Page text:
Deer: Wasting disease disaster
  1. Sick in the brain
2. Prion eyes
3. Disease on the move
4. Effective eradication?
5.Deer gobble plants

Glossary

 

 

1,000 miles,
more or less, separate Wisconsin from the epidemic of chronic wasting disease (CWD), in the Rocky Mountains. Mule deer, white-tail deer, and elk in Wyoming and Colorado have been getting CWD for several decades. In some parts of Colorado, 10 to 15 percent of deer are infected, according to Jeff VerSteeg of the Colorado Division of Wildlife (see "Antlers..." in the bibliography).

Map of Wisconsin shows CWD deer eradication zone
State authorities want to kill 15,000 deer in this 328-square-mile zone. Lower portion of map from DNR.

One of the first tasks of a medical detective is to pin down the origin of a new disease. Although the question of how CWD reached Wisconsin is still open, deer probably did not do the kind of long-distance migration characteristic of caribou.

They did not eat their way across Nebraska and Iowa, in other words.

Instead, human action and diesel fuel likely deserve the credit. In Wisconsin, some fingers are being pointed at game farms, which serve people whose idea of hunting is "ducks in a barrel," rather than "wild game on the hoof." The Wisconsin Department of Agriculture has known since 1998 that elk were shipped to Wisconsin game farms from western farms infected with chronic wasting disease (see "Ag Department Criticized..." in the bibliography).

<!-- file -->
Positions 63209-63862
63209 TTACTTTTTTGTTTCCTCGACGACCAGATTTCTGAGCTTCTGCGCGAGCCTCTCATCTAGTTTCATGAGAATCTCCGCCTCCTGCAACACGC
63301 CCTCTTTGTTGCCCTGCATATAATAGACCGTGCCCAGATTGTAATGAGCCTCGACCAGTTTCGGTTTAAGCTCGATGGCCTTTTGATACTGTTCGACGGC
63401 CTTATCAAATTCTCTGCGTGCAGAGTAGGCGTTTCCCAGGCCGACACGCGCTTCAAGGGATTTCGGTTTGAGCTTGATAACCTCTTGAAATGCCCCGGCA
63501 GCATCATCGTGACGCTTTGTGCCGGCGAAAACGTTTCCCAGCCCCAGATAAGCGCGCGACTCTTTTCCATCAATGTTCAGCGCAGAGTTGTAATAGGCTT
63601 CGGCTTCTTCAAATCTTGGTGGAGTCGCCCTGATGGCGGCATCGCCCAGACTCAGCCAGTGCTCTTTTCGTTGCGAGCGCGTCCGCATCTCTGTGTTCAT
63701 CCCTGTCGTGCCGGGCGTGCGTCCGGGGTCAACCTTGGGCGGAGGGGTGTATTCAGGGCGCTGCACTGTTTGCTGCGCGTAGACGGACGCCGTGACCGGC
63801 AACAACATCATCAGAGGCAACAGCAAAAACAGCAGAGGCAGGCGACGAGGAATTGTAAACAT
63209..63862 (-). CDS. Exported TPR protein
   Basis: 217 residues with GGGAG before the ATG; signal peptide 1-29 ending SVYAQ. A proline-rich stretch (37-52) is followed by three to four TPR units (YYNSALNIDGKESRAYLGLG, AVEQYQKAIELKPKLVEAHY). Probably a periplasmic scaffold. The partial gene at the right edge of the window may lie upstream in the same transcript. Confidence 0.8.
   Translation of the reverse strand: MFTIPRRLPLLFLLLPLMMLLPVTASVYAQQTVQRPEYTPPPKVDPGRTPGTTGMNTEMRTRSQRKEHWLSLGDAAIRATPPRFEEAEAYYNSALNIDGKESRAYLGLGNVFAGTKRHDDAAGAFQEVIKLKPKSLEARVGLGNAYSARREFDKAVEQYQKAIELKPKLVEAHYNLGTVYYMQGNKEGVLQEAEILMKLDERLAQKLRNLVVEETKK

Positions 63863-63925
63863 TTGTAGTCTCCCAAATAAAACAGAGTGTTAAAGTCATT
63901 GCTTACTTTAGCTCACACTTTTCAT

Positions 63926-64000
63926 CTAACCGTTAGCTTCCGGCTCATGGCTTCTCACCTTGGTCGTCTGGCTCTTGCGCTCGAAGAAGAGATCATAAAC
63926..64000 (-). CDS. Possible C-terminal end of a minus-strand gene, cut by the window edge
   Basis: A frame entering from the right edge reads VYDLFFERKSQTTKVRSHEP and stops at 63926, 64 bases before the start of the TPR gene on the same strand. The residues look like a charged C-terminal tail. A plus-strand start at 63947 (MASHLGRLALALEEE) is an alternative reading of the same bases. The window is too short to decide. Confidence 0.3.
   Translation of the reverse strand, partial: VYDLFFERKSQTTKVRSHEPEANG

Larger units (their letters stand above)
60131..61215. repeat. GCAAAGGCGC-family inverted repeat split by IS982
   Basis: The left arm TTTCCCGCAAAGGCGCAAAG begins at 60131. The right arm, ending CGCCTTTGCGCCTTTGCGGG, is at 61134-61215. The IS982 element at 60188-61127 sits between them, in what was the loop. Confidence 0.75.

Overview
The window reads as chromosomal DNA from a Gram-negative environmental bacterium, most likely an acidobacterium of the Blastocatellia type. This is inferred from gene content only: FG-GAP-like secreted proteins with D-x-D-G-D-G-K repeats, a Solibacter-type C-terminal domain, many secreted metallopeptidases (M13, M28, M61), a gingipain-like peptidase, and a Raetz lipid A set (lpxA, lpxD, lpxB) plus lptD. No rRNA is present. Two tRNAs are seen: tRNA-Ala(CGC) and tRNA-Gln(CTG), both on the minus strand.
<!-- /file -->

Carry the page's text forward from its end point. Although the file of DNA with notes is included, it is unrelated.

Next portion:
Man with gun kneels on dirt road next to dead deer.A successful deer hunt in California. California Department of Fish & Game.

Such movement is now barred by state regulation.

Another possible source is groups of landowners that jointly "manage" deer, often with the goal of producing big antlers. "It would provide an impetus to bring in deer that they think are superior," says John Cary, an expert in computer simulations at the department of wildlife biology at University of Wisconsin-Madison who has tried to project the course of the CWD epidemic.

These "Quality Deer Management" groups need no license. Although they are bound by the new prohibition on moving deer, Cary says they probably do not follow them.

Cary speculates that somebody near the present-day epicenter of the Wisconsin outbreak imported sick deer two to 10 years ago. Not knowingly, of course, but since wasting disease incubates for more than a year, healthy-seeming animals may have carried the disease anyway.

Will eradication work?

 

 

  backmore
       
  The Why Files  

There are 1 2 3 4 5 pages in this feature.
Glossary | Bibliography | Credits | Feedback | Search

©2002, University of Wisconsin, Board of Regents.